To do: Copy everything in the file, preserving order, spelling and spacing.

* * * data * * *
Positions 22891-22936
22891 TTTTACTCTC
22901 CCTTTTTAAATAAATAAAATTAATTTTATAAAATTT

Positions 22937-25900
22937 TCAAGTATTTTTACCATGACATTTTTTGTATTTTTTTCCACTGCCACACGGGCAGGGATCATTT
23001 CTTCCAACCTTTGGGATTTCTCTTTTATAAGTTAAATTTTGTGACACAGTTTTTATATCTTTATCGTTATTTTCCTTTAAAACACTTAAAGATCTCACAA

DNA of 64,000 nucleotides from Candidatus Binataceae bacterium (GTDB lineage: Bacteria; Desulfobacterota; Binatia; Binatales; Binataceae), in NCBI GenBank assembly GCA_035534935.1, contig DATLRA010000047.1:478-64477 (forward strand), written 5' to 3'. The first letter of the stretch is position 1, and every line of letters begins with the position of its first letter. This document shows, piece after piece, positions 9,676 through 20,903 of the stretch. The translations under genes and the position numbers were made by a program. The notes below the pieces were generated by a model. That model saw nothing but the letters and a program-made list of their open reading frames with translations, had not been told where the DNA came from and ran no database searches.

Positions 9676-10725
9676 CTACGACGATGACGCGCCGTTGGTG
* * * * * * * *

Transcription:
Positions 22891-22936
22891 TTTTACTCTC
22901 CCTTTTTAAATAAATAAAATTAATTTTATAAAATTT

Positions 22937-25900
22937 TCAAGTATTTTTACCATGACATTTTTTGTATTTTTTTCCACTGCCACACGGGCAGGGATCATTT
23001 CTTCCAACCTTTGGGATTTCTCTTTTATAAGTTAAATTTTGTGACACAGTTTTTATATCTTTATCGTTATTTTCCTTTAAAACACTTAAAGATCTCACAA

DNA of 64,000 nucleotides from Candidatus Binataceae bacterium (GTDB lineage: Bacteria; Desulfobacterota; Binatia; Binatales; Binataceae), in NCBI GenBank assembly GCA_035534935.1, contig DATLRA010000047.1:478-64477 (forward strand), written 5' to 3'. The first letter of the stretch is position 1, and every line of letters begins with the position of its first letter. This document shows, piece after piece, positions 9,676 through 20,903 of the stretch. The translations under genes and the position numbers were made by a program. The notes below the pieces were generated by a model. That model saw nothing but the letters and a program-made list of their open reading frames with translations, had not been told where the DNA came from and ran no database searches.

Positions 9676-10725
9676 CTACGACGATGACGCGCCGTTGGTG